You just spent the last nine months taking care with the foods and drinks that you did (and didn’t) put into your body. Now that you’re breastfeeding, you will have a lot more freedom with what you eat and drink, but it’s important to continue to eat a healthy diet. Eating the right foods will provide you and your little one a nutritious diet while avoiding foods that can potentially cause problems will keep your baby’s tummy happy.
Dietary Recommendations for Nursing Moms
Your body will make breastmilk for your new little one based on “supply and demand.” The more milk your baby drinks, the more milk your body will make. It makes this milk regardless of what you eat or drink. Moms all around the world, who eat differing cultural foods, successfully breastfeed. Because your body is taking nutrients from your body for the milk, if you don’t eat a healthy diet that replaces these nutrients, your health may suffer.
Experts recommend eating a healthy, well-balanced diet that includes carbohydrates, healthy fats and protein. Continue to take your prenatal vitamins to ensure that you and your baby get the necessary nutrients you both need. Studies show that the taste of breastmilk varies based on the mom’s diet. So, eating a wide variety of different foods will help expose your baby to new and different tastes.
Caloric Intake Needs for Breastfeeding
Your body will burn about 500 calories a day during breastfeeding. The American Dietetic Association recommends that if you’re exclusively breastfeeding or pumping, that you increase your pre-pregnancy calories by this amount to ensure your body has enough fuel to keep up your milk supply and increase your energy. Ideas include snacking on whole wheat crackers with cheese, apples with peanut butter or hard-boiled eggs with carrots and hummus.
How to Eat and Drink the Right Amounts for Successful Breastfeeding
Your life probably revolves around caring for your new little one, which leaves you with little time to care for your own needs in the early newborn days. Because you are probably so focused on feeding your baby, it can be easy to neglect feeding yourself. Set up a breastfeeding area that is stocked with healthy snacks and water bottles to keep yourself well-fed and hydrated. At mealtime, eat until you are satisfied, not stuffed, to stay within a healthy calorie range. Aim to drink at least 12 eight-ounce glasses of water a day to keep up your milk supply and keep yourself hydrated.
Avoid These Foods That Can Cause Problems While Breastfeeding
While you can definitely relax your “no food” list that you kept while you were pregnant, which means that you can enjoy sushi once more, there are some foods that can irritate your little one. Some of these foods include:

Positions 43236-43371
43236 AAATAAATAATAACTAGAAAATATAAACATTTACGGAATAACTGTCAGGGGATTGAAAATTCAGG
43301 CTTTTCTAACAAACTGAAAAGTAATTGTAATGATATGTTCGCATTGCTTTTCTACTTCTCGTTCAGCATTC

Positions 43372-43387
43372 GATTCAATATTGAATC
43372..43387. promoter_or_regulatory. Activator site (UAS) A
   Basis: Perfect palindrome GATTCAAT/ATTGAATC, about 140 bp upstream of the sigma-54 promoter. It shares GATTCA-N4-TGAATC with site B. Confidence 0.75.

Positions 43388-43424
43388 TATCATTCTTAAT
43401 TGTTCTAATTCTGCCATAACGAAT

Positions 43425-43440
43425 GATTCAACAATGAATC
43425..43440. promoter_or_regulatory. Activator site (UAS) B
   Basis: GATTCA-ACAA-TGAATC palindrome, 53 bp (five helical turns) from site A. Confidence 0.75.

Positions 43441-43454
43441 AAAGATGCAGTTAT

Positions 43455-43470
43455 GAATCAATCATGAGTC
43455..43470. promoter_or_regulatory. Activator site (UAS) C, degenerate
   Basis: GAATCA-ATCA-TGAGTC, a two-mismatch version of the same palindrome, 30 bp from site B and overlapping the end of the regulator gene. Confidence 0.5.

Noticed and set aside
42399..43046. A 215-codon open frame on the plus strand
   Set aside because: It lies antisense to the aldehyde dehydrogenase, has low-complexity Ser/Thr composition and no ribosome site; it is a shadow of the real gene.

- Chocolate, which can cause your little one to have runny stool
- Dairy, which can cause fussiness after nursing, sleep issues and/or eczema
- Garlic, which can give your milk an unpleasant taste
- Citrus, which can cause diaper rashes, spitting up and fussiness due to its high acidity levels
- Peanuts, which can cause an allergic reaction if you have a family history of severe peanut allergies
Experts recommend not regularly drinking alcohol while you are nursing, but it’s okay to indulge in the occasional glass of wine. Try to time your drinking soon after you finish breastfeeding to give it time to leave your system before your little one wants to nurse again.
Foods That Can Help Increase Your Milk Supply
If you are suffering from a low milk supply, the most important thing to do is to figure out why. Improper latch, a severe tongue tie in your baby or some medications that you take can decrease your milk supply. Resolve the problem and pump after each feeding with a high-quality breast pump to help build up your supply. Most insurance providers will cover the cost of a breast pump at no out-of-pocket cost for you.
In addition to correcting the problem, regularly nursing and pumping, there are several foods that you can eat that can help increase your milk supply. These foods include:
- Oatmeal, which naturally contains saponins that can stimulate milk-producing hormones
- Fenugreek, available in a capsule or tea, has been used to increase milk production for hundreds of years
- Brewer’s or nutritional yeast, which contains phytoestrogens that stimulate milk production
- Alfalfa, available in pill form, which naturally stimulates the pituitary glands responsible for the hormones that create breastmilk
You don’t need to worry about every morsel that passes your lips now that your little one is born. By eating well-balanced meals (with an occasional treat), drinking plenty of water and taking your prenatal vitamins, you will provide your little one with everything that he or she nutritionally needs while preventing your own health from suffering.